ISPs are not in the same position in relation to the Internet as the NSA was while the Stellar Wind program was in effect. In reality, the vantage point that ISPs really have is inferior to that of the large edge services. Here’s how I explain this in my FCC comments:
The reality of the Internet is that each edge service or application has the unfettered ability to see the data it exchanges with each of its customers. Google, Facebook, Amazon, and Netflix see customer-generated messages in plain text, after decryption. Similarly, these firms have unfettered access to the information they send to their customers before encrypting it.
There is a gap in the edge view of the Internet insofar as each edge service only sees information from its own customers. But this gap is reduced for advertising networks that are able to populate third party pages with ads. When an edge service operates both its own application and an advertising network – as many do – the gap becomes extremely small.
The ISP also has a limited view of the Internet for three reasons:
- Each ISP can only see information generated or received by its own customers;
- Most of this customer data handled by the ISP is encrypted; and
- The data the ISP can see is devoid of context.
I don’t argue that the large edge services should be regulated more strictly; the FTC has struck the right balance. But I do argue that ISPs and edge services should be on a level playing field (and would be if the FCC had its facts straight):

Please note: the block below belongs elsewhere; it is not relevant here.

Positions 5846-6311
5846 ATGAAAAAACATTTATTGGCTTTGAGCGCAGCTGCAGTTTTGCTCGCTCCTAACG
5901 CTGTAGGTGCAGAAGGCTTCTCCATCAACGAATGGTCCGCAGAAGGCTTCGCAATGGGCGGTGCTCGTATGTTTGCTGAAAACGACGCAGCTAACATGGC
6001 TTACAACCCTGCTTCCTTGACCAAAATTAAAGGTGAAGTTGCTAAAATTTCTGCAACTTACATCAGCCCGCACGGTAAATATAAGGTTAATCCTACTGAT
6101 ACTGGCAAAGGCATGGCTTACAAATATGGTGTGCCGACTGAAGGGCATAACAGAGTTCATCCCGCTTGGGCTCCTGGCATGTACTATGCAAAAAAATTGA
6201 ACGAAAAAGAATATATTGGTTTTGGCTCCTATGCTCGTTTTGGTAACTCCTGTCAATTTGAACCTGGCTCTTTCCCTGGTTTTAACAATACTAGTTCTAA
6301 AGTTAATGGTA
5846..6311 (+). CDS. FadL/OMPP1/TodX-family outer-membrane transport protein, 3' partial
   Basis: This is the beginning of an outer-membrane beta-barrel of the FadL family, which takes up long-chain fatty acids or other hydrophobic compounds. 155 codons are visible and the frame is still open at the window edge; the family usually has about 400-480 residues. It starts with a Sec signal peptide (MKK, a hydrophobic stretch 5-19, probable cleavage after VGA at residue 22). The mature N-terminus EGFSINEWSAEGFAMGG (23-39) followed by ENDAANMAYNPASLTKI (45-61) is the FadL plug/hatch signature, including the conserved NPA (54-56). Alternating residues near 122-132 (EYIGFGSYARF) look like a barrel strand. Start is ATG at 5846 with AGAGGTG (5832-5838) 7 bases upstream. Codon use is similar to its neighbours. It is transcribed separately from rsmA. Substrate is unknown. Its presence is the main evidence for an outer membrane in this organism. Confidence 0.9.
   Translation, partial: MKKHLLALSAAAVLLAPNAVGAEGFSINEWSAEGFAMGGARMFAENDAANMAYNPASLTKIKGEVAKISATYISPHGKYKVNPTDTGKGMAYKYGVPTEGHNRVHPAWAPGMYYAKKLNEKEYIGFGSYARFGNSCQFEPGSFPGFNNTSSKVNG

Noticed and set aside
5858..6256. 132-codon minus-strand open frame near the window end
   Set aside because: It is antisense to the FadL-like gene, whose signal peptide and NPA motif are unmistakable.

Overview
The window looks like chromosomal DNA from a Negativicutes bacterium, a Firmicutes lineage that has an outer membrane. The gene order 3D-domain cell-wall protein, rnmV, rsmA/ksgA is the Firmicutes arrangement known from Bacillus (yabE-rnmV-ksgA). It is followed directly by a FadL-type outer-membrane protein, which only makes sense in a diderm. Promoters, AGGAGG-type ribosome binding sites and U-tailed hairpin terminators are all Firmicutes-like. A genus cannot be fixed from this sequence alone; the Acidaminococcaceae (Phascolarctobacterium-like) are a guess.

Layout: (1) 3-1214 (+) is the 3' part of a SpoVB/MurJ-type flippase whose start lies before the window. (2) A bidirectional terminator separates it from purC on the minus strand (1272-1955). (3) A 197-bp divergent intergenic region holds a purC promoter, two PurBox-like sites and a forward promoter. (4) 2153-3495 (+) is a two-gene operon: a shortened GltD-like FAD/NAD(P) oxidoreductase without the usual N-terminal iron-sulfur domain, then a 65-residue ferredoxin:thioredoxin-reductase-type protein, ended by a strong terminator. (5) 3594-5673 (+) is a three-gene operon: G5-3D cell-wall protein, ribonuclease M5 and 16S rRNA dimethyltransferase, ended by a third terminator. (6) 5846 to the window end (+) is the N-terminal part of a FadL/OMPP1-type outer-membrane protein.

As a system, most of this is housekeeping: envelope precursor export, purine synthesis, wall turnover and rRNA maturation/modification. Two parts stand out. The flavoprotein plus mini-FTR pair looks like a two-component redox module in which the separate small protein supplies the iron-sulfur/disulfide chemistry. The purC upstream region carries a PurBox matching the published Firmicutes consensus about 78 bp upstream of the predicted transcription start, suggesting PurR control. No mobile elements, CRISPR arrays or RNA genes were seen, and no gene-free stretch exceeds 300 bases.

Like the game of Telephone, the facts of Stellar Wind are distorted by the Hepting/EFF lawsuit, further twisted by the Wired article, misrepresented by Access, misconstrued by the FCC’s Open Internet Order and confused again by the FCC’s Privacy NPRM. ISPs do not have the surveillance advantage over edge services and advertising networks the NPRM attributes to them.
Consequently, the privacy NPRM lacks a coherent factual foundation for the claim that ISPs must be regulated differently than edge services because of their unique vantage point in the Internet.
In reality, edge services, browsers, operating systems, advertising networks, and transit networks all have better and more comprehensive knowledge of user interactions with edge services than ordinary ISPs do. As this is the case, the FCC’s decision to impose Section 222 with a new set of rules deeply at odds with the FTC Privacy Framework is irrational.
The more prudent course is to forbear from imposing the Section 222 opt-in provision on Internet service providers and to generally harmonize ISP privacy regulations with the FTC framework. Opt-in is appropriate for sensitive information but not for generic interactions.
Will the FCC see the light and choose a less discriminatory approach? I’m hopeful, but they probably won’t.